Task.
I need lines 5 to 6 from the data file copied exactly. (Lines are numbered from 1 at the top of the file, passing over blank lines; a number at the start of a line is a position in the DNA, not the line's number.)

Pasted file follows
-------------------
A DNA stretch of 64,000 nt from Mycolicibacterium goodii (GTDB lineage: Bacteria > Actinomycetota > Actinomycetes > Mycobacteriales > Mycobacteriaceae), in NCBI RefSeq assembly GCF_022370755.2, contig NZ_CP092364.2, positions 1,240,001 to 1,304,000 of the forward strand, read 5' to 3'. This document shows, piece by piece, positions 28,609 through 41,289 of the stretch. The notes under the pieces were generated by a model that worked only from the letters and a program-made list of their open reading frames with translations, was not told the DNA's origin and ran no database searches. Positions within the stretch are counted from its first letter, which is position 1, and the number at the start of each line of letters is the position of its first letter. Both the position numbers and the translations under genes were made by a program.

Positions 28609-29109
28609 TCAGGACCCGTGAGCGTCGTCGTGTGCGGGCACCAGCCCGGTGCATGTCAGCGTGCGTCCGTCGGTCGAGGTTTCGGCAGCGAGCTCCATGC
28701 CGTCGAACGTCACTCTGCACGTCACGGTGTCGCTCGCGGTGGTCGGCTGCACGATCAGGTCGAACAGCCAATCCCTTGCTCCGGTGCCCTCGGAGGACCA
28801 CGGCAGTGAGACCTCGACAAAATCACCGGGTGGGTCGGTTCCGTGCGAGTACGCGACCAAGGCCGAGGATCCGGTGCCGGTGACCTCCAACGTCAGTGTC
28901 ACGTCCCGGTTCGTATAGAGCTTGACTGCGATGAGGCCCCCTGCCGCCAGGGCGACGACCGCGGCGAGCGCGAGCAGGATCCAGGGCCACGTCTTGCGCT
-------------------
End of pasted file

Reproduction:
28801 CGGCAGTGAGACCTCGACAAAATCACCGGGTGGGTCGGTTCCGTGCGAGTACGCGACCAAGGCCGAGGATCCGGTGCCGGTGACCTCCAACGTCAGTGTC
28901 ACGTCCCGGTTCGTATAGAGCTTGACTGCGATGAGGCCCCCTGCCGCCAGGGCGACGACCGCGGCGAGCGCGAGCAGGATCCAGGGCCACGTCTTGCGCT